Teen-Ager Who Was in Coma Attends Graduation With His Class
Nearly a year after a near-fatal automobile accident, Brant Theurer’s progress still is measured by small victories.
They come slowly but surely: Walking a few steps with help. Giving the thumbs-up sign. Typing “I love you” to his father, Mike, on a laptop computer.
But Thursday night, Brant took another sizable step on the road to recovery. Surrounded by relatives and friends who stood by him through many months in a coma, Brant attended the graduation ceremonies of his class at Paraclete High School.
Brant, a patient at the Meridian Neuro Care facility in Santa Ana, did not graduate because he was in a coma for most of the school year. But he wore a cap and gown and received an award from the principal, Father William Caffrey.
“We gave him the award for spirit,” Caffrey said. “He motivated all of us on how we look at our lives.”
It has been a grueling and uncertain haul since last summer for Brant, a former football player who turns 18 on June 16.
Last July 29, Brant and three friends were returning from a football camp in Los Angeles when the driver fell asleep, and the Ford Bronco in which they were riding crashed on the Antelope Valley Freeway near Acton.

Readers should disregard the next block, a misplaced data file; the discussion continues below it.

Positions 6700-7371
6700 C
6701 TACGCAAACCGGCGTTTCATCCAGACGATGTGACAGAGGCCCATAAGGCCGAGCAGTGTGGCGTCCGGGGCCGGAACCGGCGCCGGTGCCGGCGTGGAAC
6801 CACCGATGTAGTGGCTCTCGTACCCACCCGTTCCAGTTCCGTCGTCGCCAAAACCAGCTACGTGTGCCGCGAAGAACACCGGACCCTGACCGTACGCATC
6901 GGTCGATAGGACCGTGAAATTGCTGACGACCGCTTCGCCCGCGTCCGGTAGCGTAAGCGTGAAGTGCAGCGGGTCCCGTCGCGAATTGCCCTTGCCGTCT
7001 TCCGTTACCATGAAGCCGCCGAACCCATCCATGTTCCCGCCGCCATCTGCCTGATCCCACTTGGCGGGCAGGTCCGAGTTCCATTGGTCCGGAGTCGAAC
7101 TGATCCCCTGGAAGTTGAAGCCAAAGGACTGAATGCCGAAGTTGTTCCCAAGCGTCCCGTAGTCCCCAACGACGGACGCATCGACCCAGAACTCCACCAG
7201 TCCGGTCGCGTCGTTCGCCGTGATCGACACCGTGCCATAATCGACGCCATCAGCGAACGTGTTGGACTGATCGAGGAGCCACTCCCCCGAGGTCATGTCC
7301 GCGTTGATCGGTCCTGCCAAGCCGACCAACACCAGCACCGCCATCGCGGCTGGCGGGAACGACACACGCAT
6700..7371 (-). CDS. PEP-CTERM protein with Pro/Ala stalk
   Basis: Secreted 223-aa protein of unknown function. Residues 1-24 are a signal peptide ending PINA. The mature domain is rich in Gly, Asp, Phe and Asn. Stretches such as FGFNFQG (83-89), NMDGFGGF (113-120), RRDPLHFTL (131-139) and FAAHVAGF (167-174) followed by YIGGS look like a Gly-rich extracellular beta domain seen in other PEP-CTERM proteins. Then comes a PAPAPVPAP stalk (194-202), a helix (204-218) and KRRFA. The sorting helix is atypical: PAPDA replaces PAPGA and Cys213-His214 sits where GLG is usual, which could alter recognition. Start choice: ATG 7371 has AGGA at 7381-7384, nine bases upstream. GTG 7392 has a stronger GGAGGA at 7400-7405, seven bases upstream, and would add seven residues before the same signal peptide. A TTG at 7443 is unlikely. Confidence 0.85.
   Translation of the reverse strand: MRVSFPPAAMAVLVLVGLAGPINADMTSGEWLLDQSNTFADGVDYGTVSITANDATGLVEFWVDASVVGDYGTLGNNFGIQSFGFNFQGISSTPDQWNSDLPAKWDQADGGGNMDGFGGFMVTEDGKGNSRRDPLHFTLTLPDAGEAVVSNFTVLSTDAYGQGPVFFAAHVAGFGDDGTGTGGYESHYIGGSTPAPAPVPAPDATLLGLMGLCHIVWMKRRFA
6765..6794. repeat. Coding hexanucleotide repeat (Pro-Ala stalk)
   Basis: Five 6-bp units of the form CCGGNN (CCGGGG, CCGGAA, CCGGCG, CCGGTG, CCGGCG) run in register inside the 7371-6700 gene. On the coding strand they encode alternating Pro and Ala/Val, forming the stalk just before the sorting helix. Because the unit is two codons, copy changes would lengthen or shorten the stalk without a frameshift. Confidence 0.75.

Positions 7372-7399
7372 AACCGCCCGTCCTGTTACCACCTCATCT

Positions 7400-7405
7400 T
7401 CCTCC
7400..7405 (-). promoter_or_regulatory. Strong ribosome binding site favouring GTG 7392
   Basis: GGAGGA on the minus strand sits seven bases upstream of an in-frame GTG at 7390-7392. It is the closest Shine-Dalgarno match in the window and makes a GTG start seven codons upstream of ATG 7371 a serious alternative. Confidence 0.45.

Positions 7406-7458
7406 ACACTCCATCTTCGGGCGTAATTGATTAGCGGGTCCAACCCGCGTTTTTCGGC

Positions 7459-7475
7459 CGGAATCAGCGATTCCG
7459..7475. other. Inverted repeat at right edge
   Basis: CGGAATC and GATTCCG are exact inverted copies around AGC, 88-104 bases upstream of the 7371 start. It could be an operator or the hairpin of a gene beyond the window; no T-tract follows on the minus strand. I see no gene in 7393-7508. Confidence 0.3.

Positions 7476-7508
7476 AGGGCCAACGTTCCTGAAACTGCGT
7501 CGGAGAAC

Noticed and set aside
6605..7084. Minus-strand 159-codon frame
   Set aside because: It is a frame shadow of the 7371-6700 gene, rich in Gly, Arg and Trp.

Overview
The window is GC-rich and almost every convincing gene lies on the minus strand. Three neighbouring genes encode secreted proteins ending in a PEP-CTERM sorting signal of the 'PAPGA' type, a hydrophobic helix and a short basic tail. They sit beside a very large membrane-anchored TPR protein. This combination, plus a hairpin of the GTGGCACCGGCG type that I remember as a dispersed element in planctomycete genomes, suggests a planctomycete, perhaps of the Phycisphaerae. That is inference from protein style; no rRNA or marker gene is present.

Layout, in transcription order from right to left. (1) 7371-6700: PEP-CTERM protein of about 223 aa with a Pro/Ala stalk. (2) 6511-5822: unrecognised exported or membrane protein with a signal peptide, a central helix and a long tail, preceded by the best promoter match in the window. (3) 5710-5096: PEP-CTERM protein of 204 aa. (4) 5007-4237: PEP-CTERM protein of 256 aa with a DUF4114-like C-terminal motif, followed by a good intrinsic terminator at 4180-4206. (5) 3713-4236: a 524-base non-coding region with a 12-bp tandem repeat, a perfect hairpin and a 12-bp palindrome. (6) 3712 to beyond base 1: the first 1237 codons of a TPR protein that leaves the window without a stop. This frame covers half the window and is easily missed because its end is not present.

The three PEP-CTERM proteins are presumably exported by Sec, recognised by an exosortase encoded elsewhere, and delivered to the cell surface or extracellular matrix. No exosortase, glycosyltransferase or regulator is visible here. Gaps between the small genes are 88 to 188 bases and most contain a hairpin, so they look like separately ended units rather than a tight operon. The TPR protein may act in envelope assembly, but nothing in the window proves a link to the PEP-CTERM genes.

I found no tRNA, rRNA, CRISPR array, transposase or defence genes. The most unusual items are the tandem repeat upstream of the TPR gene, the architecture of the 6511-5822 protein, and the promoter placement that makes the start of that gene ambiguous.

His friends suffered only minor injuries, but Brant, who was not wearing a seat belt, was thrown from the vehicle. Brant’s spinal cord was not damaged, but his brain was badly bruised and bled. He was not expected to survive.
Brant was in a coma until February. During those months, his parents tried to pull him back to consciousness. They played for him videotapes of Paraclete’s football games and tape recordings of Coach Steve Hagerty giving instructions at the games and at practices.
The sounds and images seemed to reach Brant. His muscles tensed and his head and arms moved slightly when the tapes were played.
His improvement since then has been steady. He has gained limited mobility and uses a wheelchair. His speech is impaired, but Linda Lew, a speech therapist at Meridian, said Brant is making progress.
The long-term prognosis, Mike Theurer said, is unclear--not only for Brant’s recovery but also for his care. The family’s health insurance ran out recently, and the Theurers have been tapping other sources for money.